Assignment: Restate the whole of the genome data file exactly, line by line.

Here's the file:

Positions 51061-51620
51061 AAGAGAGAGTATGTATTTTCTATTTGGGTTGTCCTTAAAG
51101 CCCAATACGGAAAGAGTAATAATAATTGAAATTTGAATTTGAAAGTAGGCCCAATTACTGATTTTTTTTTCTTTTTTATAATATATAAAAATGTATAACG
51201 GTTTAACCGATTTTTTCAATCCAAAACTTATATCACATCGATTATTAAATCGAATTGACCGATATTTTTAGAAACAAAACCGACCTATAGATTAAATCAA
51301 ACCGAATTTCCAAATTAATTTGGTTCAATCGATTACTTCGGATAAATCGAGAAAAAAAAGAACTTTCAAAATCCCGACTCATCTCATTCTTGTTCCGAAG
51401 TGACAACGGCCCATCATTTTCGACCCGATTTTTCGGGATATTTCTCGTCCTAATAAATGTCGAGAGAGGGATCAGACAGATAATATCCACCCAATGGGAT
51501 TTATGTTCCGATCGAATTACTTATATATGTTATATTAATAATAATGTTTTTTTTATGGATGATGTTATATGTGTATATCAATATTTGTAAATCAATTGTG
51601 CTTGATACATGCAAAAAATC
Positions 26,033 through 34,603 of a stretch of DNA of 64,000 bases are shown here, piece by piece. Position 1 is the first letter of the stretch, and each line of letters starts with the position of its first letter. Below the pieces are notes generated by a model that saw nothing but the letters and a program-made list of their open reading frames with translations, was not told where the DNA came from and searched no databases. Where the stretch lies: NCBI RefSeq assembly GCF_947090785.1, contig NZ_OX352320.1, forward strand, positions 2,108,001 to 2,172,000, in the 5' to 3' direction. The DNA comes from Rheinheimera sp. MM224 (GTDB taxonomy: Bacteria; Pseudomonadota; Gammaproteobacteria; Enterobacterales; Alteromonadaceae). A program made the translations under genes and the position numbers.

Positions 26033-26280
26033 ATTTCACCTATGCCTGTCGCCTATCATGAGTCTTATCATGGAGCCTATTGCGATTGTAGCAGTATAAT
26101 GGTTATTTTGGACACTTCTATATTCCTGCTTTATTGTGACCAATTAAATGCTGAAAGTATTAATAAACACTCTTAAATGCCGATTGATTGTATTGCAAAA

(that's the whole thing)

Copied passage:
Positions 51061-51620
51061 AAGAGAGAGTATGTATTTTCTATTTGGGTTGTCCTTAAAG
51101 CCCAATACGGAAAGAGTAATAATAATTGAAATTTGAATTTGAAAGTAGGCCCAATTACTGATTTTTTTTTCTTTTTTATAATATATAAAAATGTATAACG
51201 GTTTAACCGATTTTTTCAATCCAAAACTTATATCACATCGATTATTAAATCGAATTGACCGATATTTTTAGAAACAAAACCGACCTATAGATTAAATCAA
51301 ACCGAATTTCCAAATTAATTTGGTTCAATCGATTACTTCGGATAAATCGAGAAAAAAAAGAACTTTCAAAATCCCGACTCATCTCATTCTTGTTCCGAAG
51401 TGACAACGGCCCATCATTTTCGACCCGATTTTTCGGGATATTTCTCGTCCTAATAAATGTCGAGAGAGGGATCAGACAGATAATATCCACCCAATGGGAT
51501 TTATGTTCCGATCGAATTACTTATATATGTTATATTAATAATAATGTTTTTTTTATGGATGATGTTATATGTGTATATCAATATTTGTAAATCAATTGTG
51601 CTTGATACATGCAAAAAATC
Positions 26,033 through 34,603 of a stretch of DNA of 64,000 bases are shown here, piece by piece. Position 1 is the first letter of the stretch, and each line of letters starts with the position of its first letter. Below the pieces are notes generated by a model that saw nothing but the letters and a program-made list of their open reading frames with translations, was not told where the DNA came from and searched no databases. Where the stretch lies: NCBI RefSeq assembly GCF_947090785.1, contig NZ_OX352320.1, forward strand, positions 2,108,001 to 2,172,000, in the 5' to 3' direction. The DNA comes from Rheinheimera sp. MM224 (GTDB taxonomy: Bacteria; Pseudomonadota; Gammaproteobacteria; Enterobacterales; Alteromonadaceae). A program made the translations under genes and the position numbers.

Positions 26033-26280
26033 ATTTCACCTATGCCTGTCGCCTATCATGAGTCTTATCATGGAGCCTATTGCGATTGTAGCAGTATAAT
26101 GGTTATTTTGGACACTTCTATATTCCTGCTTTATTGTGACCAATTAAATGCTGAAAGTATTAATAAACACTCTTAAATGCCGATTGATTGTATTGCAAAA